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    Mili Atoll (Mille)  Marshall Islands

Click For Enlargement
7th AF c1944

Click For Enlargement
USN 1944

Location
Lat 6° 7' 60N Long 171° 55' 0E   Mili Atoll has the largest land area of the Marshall Islands, second only to Kwajalein. Nearby is Knox Island. Also known as "Mille". Prewar, Mili was considered part of Caroline Islands.

Wartime History
Mili Island was small lookout post, radio direction finding station and weather station. During late 1942, the Japanese began developing an airfield on the island, using Korean and Marshallese labor force. At its height, the garrison included 5,100 Japanese including 2,600 Navy and 2,500 Army. The base lacked any large concrete structures, such as command buildings, power stations or bunkers.

The perimeter of Milli Island, especially the ocean side, bristled with guns, which were a mixture of British and Japanese manufacture: 8 6" and 3 x 14cm coastal defense guns, 4 x 127mm dual purpose guns, 2 x 10cm mortars, 35 heavy and over 70 light anti-aircraft guns as well as an assortment of small arms.

During late November 1943 "Operation Galvanic" USS Plunger SS-179 performed lifeguard duty off Mili and rescued Lt(jg) F. G. Schwartz near Knox Island.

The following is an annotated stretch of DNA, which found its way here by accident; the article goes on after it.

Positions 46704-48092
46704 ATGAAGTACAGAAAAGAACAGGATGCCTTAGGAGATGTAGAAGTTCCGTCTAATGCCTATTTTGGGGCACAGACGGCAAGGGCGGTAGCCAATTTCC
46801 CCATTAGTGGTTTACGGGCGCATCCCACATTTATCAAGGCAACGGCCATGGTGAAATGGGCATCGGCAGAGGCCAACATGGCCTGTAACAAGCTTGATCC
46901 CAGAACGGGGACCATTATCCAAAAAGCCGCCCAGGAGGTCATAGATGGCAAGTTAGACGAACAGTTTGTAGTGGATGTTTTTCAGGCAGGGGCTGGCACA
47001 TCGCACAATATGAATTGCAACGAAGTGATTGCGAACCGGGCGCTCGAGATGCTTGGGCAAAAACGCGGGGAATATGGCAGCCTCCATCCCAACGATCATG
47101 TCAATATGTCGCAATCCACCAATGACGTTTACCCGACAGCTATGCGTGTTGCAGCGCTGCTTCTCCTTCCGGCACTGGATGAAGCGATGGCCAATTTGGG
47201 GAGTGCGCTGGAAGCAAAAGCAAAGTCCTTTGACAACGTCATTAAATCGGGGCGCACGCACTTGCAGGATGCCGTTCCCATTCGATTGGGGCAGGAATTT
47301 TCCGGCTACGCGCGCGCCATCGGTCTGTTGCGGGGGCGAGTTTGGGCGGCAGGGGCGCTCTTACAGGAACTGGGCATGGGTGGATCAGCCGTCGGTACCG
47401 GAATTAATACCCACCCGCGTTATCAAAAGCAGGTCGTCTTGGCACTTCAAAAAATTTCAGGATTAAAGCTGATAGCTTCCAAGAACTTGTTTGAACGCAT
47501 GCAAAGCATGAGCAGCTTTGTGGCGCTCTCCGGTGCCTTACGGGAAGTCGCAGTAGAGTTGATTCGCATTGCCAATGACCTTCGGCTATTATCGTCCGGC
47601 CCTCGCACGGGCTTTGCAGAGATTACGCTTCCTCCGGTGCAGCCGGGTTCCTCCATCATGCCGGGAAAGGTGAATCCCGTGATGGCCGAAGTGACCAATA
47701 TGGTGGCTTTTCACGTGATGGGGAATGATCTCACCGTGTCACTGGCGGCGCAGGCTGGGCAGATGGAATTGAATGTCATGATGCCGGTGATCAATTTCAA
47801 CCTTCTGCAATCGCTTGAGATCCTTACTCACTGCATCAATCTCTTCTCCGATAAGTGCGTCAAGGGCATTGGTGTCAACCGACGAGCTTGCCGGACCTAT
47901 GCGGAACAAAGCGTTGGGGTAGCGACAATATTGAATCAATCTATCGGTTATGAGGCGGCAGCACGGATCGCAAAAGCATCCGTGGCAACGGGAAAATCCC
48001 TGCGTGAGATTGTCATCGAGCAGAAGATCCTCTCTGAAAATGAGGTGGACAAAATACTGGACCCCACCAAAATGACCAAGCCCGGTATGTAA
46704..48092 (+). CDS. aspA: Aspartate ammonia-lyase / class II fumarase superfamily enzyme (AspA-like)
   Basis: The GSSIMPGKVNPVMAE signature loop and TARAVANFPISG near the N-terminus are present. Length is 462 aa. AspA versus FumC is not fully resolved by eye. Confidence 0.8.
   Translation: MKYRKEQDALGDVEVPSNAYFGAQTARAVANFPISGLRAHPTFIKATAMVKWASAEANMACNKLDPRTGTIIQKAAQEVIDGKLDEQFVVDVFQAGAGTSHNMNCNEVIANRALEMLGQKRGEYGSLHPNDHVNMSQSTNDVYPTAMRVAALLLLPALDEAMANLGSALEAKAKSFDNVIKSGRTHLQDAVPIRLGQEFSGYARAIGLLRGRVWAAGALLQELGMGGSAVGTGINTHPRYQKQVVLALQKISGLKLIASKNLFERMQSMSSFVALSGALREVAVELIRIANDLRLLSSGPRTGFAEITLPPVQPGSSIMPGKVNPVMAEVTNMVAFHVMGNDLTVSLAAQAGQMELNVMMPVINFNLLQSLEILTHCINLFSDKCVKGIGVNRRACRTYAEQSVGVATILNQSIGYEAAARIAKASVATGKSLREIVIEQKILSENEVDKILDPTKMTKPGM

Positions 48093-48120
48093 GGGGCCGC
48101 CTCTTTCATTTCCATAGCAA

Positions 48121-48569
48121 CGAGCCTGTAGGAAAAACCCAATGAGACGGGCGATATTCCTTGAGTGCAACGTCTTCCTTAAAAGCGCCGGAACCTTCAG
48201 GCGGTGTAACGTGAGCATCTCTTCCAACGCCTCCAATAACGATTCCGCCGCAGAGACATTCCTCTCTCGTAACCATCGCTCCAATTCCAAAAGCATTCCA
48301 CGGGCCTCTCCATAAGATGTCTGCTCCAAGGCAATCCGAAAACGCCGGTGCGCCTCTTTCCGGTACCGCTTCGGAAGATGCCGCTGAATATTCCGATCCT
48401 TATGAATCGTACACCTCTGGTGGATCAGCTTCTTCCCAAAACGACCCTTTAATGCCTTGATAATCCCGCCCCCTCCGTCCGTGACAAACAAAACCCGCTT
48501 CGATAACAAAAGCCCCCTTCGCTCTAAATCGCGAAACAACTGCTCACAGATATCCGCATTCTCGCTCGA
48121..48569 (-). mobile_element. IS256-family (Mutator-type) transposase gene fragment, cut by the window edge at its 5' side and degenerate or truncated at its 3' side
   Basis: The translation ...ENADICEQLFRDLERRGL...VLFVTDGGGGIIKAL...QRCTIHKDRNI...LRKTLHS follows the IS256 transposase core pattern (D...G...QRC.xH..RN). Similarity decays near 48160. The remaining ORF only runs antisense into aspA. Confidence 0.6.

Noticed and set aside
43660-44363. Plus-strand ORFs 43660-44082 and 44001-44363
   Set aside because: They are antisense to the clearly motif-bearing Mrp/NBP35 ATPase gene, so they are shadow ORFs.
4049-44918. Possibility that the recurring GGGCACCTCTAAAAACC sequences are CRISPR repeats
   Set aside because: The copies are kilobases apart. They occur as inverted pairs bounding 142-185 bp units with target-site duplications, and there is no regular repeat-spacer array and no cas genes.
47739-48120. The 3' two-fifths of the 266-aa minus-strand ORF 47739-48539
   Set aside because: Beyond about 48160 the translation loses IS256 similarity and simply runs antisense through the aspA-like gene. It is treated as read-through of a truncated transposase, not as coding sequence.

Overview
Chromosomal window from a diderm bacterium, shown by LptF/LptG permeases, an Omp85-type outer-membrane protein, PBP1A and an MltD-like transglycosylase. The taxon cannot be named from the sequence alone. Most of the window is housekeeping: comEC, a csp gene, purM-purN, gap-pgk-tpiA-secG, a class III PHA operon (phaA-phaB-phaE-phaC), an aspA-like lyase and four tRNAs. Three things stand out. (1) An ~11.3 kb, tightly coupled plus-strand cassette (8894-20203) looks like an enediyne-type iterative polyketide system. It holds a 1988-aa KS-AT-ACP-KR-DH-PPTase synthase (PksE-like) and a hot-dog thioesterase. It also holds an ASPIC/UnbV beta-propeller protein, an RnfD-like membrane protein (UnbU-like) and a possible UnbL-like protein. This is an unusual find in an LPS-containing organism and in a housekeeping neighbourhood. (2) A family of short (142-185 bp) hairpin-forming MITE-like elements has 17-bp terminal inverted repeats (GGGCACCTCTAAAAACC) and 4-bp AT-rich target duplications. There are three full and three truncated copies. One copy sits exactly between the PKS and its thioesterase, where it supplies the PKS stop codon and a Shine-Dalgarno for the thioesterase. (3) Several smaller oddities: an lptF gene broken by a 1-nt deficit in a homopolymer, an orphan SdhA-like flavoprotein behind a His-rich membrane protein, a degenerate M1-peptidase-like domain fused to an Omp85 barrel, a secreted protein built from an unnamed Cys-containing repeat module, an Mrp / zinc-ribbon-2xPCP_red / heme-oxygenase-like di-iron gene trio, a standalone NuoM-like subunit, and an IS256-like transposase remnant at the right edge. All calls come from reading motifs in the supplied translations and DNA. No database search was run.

By 1943, supply lines to Mili were cut off, and the Japanese garrison was left to starve. Over eighteen months, Mili was the target of US aircraft. The garrison of 5,100 Japanese (2,600 Navy and 2,500 Army,) only 2,500 (50%) survived. Casualties occurred from air raids, diseases, accidents, and suicides, but mainly from starvation.

American missions against Mili
June 17, 1943 - August 30, 1944

On August 22, 1945, the Japanese garrison on Mili was the Pacific island to surrender, eleven days before the formal surrender of Japan.

Mili Airfield
Built by the Japanese, still in use today for local air service.

P-39Q Airacobra 42-19469
Pilot Empey crashed January 16, 1944

B-25D Mitchell 41-30613
Pilot Johnston Shot down January 19, 1944

SBD-5 Dauntless 36540
Pilot Sparrow MIA March 18, 1944

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Last Updated
August 27, 2014

 

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